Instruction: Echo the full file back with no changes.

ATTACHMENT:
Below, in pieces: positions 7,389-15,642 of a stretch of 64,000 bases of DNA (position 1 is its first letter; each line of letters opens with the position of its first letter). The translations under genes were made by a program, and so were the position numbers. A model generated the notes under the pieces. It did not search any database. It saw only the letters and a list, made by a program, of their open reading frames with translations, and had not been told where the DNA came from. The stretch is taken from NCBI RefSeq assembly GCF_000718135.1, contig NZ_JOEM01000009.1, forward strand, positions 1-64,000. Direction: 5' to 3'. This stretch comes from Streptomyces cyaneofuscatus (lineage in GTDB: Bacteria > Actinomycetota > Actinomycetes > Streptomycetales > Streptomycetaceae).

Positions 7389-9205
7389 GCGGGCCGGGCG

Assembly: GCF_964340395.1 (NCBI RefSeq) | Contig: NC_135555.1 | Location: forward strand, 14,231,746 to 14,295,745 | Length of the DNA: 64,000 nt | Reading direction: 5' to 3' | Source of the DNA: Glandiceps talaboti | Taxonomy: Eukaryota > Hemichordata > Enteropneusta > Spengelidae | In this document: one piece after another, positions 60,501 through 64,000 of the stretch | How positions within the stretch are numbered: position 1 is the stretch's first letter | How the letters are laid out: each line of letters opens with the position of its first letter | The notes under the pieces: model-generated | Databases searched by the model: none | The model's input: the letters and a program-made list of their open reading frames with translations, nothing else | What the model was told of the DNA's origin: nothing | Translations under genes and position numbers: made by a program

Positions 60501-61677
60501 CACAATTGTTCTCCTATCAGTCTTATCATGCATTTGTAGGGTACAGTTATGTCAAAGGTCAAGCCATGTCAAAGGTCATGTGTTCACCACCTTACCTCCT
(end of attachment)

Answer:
Below, in pieces: positions 7,389-15,642 of a stretch of 64,000 bases of DNA (position 1 is its first letter; each line of letters opens with the position of its first letter). The translations under genes were made by a program, and so were the position numbers. A model generated the notes under the pieces. It did not search any database. It saw only the letters and a list, made by a program, of their open reading frames with translations, and had not been told where the DNA came from. The stretch is taken from NCBI RefSeq assembly GCF_000718135.1, contig NZ_JOEM01000009.1, forward strand, positions 1-64,000. Direction: 5' to 3'. This stretch comes from Streptomyces cyaneofuscatus (lineage in GTDB: Bacteria > Actinomycetota > Actinomycetes > Streptomycetales > Streptomycetaceae).

Positions 7389-9205
7389 GCGGGCCGGGCG

Assembly: GCF_964340395.1 (NCBI RefSeq) | Contig: NC_135555.1 | Location: forward strand, 14,231,746 to 14,295,745 | Length of the DNA: 64,000 nt | Reading direction: 5' to 3' | Source of the DNA: Glandiceps talaboti | Taxonomy: Eukaryota > Hemichordata > Enteropneusta > Spengelidae | In this document: one piece after another, positions 60,501 through 64,000 of the stretch | How positions within the stretch are numbered: position 1 is the stretch's first letter | How the letters are laid out: each line of letters opens with the position of its first letter | The notes under the pieces: model-generated | Databases searched by the model: none | The model's input: the letters and a program-made list of their open reading frames with translations, nothing else | What the model was told of the DNA's origin: nothing | Translations under genes and position numbers: made by a program

Positions 60501-61677
60501 CACAATTGTTCTCCTATCAGTCTTATCATGCATTTGTAGGGTACAGTTATGTCAAAGGTCAAGCCATGTCAAAGGTCATGTGTTCACCACCTTACCTCCT